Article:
Testicular Cell Dynamics Vol 1061 / Edition 1 available in Paperback
- Pub. Date:
The past few years have brought an influx of new information intothe field of male reproduction. Several laboratories have been ableto apply the genomics approach to gene expression in the male,revealing previously unknown patterns of gene expression and geneproducts that were localized in male reproductive tract tissues andcells for the first time. These discoveries paved the way for thenext wave, an opportunity to analyze male reproductive biology andthe processes by which sperm are formed in the seminiferous tubuleand androgen is synthesized in the interstitium of the testis.
The different levels of organization in the testis, includingthe stages of spermatogenesis, enzymatic steps of steroidogenesis,and the intracellular signaling pathways of hormones, are now moreamenable to study and selection of potential targets for drugdevelopment. This volume capitalizes on these developments with acollection of reports that is uniquely suited to stimulate researchand development ideas.
NOTE: Annals volumes are available for sale asindividual books or as a journal. For information on institutionaljournal subscriptions, please visit www.blackwellpublishing.com/nyas.
ACADEMY MEMBERS: Please contact the New York Academyof Sciences directly to place your order (www.nyas.org).Members of the New York Academy of Science receive full-text accessto the Annals online and discounts on print volumes. Please visithttp://www.nyas.org/MemberCenter/Join.aspxfor more information about becoming a member.
Table of Contents
Preface: Matt Hardy and Mike Griswold.
Part I: Development.
1. Hormonal Regulation of Male Reproductive Tract Development.(Sunita Verma-Kurvari, Serge Nef, and Luis F. Parada).
2. Sox9 in Testis Determination. (Akio Kobayashi, Hao Chang,Marie-Christine Chaboissier, Andreas Schedl, and Richard R.Behringer).
3. Seminiferous Cord Formation and Germ-Cell Programming:Epigenetic Transgenerational Actions of Endocrine Disruptors.(Michael K. Skinner and Matthew D. Anway).
4. In Vitro Generation of Germ Cells: New Techniques to SolveCurrent Issues. (Joshua M. Baughman and Niels Geijsen).
Part II: The Endocrine Axis.
5. Structure-Function Relationships of the Luteinizing HormoneReceptor. (David Puett, Yongsheng Li, Krassimira Angelova, GenevaDemars, Thomas P. Meehan, Francesca Fanelli, and PremaNarayan).
6. Transgenic Rescue of SF-1-Null Mice. (Tatiana Karpova, R. R.M. Maran, Jeremy Presley, Serge P. Scherrer, Lovella Tejada, andLeslie L. Heckert).
7. Estrogens in Testis Biology. (Jayne E. Sierens, Sharon F.Sneddon, Frances Collins, Michael R. Millar, and Philippa T. K.Saunders).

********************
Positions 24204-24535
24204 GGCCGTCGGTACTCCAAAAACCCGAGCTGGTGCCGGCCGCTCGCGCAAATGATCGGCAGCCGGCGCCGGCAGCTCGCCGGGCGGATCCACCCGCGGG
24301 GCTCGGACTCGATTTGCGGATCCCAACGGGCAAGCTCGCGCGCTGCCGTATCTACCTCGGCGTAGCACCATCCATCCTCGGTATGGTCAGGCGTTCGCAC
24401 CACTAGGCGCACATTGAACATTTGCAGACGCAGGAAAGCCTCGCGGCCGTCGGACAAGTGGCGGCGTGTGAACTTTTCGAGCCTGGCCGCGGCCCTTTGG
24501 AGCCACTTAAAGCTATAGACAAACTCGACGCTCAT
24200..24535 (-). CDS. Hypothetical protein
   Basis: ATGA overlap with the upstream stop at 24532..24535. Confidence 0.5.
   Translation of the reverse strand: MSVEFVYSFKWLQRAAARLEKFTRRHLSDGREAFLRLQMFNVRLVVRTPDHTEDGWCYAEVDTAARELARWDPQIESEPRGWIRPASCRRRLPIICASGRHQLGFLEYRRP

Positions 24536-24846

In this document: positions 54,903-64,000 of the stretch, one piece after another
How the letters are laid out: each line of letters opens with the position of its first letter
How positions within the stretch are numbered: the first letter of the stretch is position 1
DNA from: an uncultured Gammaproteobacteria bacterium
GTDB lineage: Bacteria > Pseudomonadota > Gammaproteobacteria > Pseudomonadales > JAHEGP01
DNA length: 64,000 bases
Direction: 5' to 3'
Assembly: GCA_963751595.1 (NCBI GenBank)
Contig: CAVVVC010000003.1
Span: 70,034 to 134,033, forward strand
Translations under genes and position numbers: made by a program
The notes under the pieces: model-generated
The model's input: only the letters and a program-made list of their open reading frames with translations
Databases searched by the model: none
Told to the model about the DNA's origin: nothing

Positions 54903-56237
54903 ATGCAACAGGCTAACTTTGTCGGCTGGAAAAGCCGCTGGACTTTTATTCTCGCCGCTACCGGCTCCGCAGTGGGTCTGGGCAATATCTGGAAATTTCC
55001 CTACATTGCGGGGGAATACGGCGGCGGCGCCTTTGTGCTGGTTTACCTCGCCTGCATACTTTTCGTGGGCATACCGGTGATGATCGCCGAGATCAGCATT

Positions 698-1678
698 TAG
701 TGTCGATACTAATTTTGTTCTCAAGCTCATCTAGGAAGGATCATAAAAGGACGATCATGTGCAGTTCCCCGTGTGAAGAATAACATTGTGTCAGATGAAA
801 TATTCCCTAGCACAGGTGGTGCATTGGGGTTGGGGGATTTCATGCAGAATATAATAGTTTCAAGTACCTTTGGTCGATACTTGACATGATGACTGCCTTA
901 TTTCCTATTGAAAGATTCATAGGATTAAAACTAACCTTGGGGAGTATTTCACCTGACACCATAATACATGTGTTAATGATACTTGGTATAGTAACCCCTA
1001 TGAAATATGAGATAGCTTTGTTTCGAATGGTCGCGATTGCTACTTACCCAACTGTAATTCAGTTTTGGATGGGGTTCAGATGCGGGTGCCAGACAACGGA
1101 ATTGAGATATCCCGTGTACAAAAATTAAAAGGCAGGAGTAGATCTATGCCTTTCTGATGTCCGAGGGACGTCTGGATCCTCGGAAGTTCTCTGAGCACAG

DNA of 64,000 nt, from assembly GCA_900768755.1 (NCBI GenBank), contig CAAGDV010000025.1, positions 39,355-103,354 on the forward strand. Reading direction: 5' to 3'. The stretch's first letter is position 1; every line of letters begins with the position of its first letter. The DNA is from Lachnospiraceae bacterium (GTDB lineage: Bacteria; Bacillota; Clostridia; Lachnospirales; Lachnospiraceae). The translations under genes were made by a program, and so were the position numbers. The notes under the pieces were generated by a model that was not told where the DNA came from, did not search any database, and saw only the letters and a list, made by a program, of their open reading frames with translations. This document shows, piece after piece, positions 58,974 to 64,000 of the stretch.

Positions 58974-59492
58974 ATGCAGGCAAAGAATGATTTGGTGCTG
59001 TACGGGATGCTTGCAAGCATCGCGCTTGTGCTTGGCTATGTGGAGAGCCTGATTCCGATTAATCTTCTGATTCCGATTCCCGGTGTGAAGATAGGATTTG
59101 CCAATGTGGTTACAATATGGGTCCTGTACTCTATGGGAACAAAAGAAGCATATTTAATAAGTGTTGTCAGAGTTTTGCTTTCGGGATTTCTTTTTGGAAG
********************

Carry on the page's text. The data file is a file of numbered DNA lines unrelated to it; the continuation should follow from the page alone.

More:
8. Foxa1 and Foxa2 Interact with the Androgen Receptor toRegulate Prostate and Epididymal Genes Differentially. (Xiuping Yu,Aparna Gupta, Yongqing Wang, Kichiya Suzuki, Janni Mirosevich,Marie-Claire Orgebin-Crist, and Robert J. Matusik).
9. Role of Glial Cell Line-Derived Neurotrophic Factor inGerm-Line Stem Cell Fate. (Laura Braydich-Stolle, Courtney Nolan,Martin Dym, and Marie-Claude Hofmann).
Part III: Steroidogenesis.
10. P450 Oxidoreductase Deficiency: A New Disorder ofSteroidogenesis. (Walter L. Miller, Ningwu Huang, Amit V. Pandey,Christa E. Flück, and Vishal Agrawal).
11. Neuroendocrine Regulation of Leydig Cell Development. (P. J.O'shaughnessy, P. J. Baker, and H. Johnston).
12. Mitochondrial Function in Leydig Cell Steroidogenesis. (DaleB. Hales, John A. Allen, Tristan Shankara, Paul Janus, Steve Buck,Thorsten Diemer, and Karen Held Hales).
13. Determining Structure and Function of Steroid DehydrogenaseEnzymes by Sequence Analysis, Homology Modeling, and RationalMutational Analysis. (William L. Duax, James Thomas, VladimirPletnev, Anthony Addlagatta, Robert Huether, Lukas Habegger, andCharles M. Weeks).
Part IV: Spermatogenesis.
14. Postnatal and Pubertal Development of the Rhesus Monkey(Macaca mulatta) Testis. (Tony M. Plant, Suresh Ramaswamy, DavidSimorangkir, and Gary R. Marshall).
15. The mRNA Encoding CstF-64 Is Expressed Ubiquitously in MouseTissues. (Zane Huber, Roberto R. Monarez, Brinda Dass, and ClintonC. MacDonald).
16. Drivers of Germ Cell Maturation. (K. L. Loveland, C.Hogarth, S. Mendis, A. Efthymiadis, J. Ly, C. Itman, S. Meachem, C.W. Brown, and D. A. Jans).
17. Role of Nuclear Receptors in INSL3 Gene Transcription inLeydig Cells. (Jacques J. Tremblay and Nicholas M. Robert).
18. Analysis of the Human Sperm Proteome. (Daniel S. Johnston,Joe Wooters, Gregory S. Kopf, Yongchang Qiu, and Kenneth P.Roberts).
Part V: Clinical Correlates.
19. Male Gamete Contributions to the Embryo. (RyuzoYanagimachi).
20. The Androgen Microenvironment of the Human Testis andHormonal Control of Spermatogenesis. (Jonathan P. Jarow and BarryR. Zirkin).
21. Sperm Chemotaxis: A Primer. (E. Hildebrand and U. B.Kaupp).
22. Epigenetic Regulation of Testis-Specific Gene Expression.(John R. McCarrey, Christopher B. Geyer, and HirotakaYoshioka).
Index of Contributors.